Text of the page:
© 2019. Jothish John. All rights reserved.
August–September 2017; Vancouver, British Columbia, CANADA
Project: Branding, Responsive Website
Role: Lead User Experience (UX) Design, Lead User Interface (UI) Design
Vancouver Aboriginal Transformative Justice Services Society (VATJSS) is a small non-profit organization located in the heart of the community providing housing, legal and tax assistance to members of the aboriginal community.
VATJSS approached us for a website that is optimized for both desktop and mobile, so they can communicate within the Vancouver aboriginal community of the services they provide.
Create a responsive design so the organization can stay in touch with the local aboriginal community and make sure they have access to relevant and up to date information on transformative justice, housing needs and tax help.
To get started with this project, we followed a pattern, which time and time again has shown to be very effective. We started off with:
Pen, pencil, paper, sticky note: Interviews, story board, affinity diagram, feature prioritization, design studio, wireframes & paper prototype
Axure RP: User flow & site map
Trello: Project management, scrum notes
Slack: Communicate, share and collaborate ideas
Sketch: Persona, mid-fidelity & high-fidelity screens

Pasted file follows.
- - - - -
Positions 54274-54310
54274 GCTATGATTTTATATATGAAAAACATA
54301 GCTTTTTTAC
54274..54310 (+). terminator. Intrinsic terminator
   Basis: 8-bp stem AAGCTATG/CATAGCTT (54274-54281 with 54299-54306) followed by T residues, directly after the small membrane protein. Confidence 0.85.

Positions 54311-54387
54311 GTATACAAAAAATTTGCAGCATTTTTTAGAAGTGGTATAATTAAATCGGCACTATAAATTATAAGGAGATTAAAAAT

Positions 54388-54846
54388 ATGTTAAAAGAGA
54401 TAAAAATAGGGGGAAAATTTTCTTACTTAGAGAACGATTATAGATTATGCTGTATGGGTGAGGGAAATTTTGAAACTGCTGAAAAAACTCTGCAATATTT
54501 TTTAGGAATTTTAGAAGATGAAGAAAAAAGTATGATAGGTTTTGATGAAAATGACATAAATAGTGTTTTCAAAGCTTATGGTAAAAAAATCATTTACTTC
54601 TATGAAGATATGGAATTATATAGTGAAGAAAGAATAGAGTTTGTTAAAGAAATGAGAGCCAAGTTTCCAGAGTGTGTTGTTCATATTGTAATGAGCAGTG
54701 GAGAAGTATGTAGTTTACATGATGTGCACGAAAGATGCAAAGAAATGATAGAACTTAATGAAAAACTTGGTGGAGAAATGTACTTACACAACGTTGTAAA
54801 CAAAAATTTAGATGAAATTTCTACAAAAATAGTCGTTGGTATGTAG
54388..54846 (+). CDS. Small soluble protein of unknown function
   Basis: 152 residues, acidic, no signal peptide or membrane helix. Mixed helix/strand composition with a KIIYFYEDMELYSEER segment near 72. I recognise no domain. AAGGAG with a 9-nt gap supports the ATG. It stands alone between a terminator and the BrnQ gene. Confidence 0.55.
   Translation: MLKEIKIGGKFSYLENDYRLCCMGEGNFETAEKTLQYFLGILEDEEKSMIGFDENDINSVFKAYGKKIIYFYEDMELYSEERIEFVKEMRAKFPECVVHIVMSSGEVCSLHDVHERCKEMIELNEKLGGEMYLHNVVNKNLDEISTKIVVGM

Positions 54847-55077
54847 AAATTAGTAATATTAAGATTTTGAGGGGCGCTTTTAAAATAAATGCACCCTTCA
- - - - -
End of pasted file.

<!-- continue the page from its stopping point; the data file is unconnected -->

InvisionApp: Mid-fi & Hi-fi prototyping & user-testing, client walk-through
Photoshop CC: Image edits, animated gifs, screen/product mockups
Illustrator CC: User journey map, user-testing results
Canva: Final presentation
From conducting organization and domain research we learned that the three popular features clients come to VATJSS were for:
Competitive and Comparative Analysis
From doing an analysis on the services they provide and cross-referencing into the community, we found that VATJSS is the only organization of this kind that serves the need of the aboriginal community in the Vancouver area.
To gain more valuable insight into the operation, our team visited the offices located close by. Since the day before we went in was walk-in services day, the staff was able to recruit few of the clients to come back the next day.
Since the services VATJSS provide is personal and for the well-being of the client and plus the nature of the business being confidential, we did not conduct any contextual inquiry.
But we did have the opportunity to interview eight (8) of the clients to learn more about their needs, goals/expectations and frustrations. Monica and I introduced ourselves and ensured the participants that, everything they shared was confidential and that we would not share it with anyone. We let them know that, we only wanted to collect information, to help us redesign the VATJSS’ current website, so they could provide their services better—to meet the clients’ needs.
Although most of the client’s immediate goals were to find contact info and the location of the business, there were couple of folks who would’ve liked the information presented to them a little differently.
“I am not good at English. So if they could provide the information in small bits and add pictures and videos, it will help me and others like me—it will be easier to understand for us.”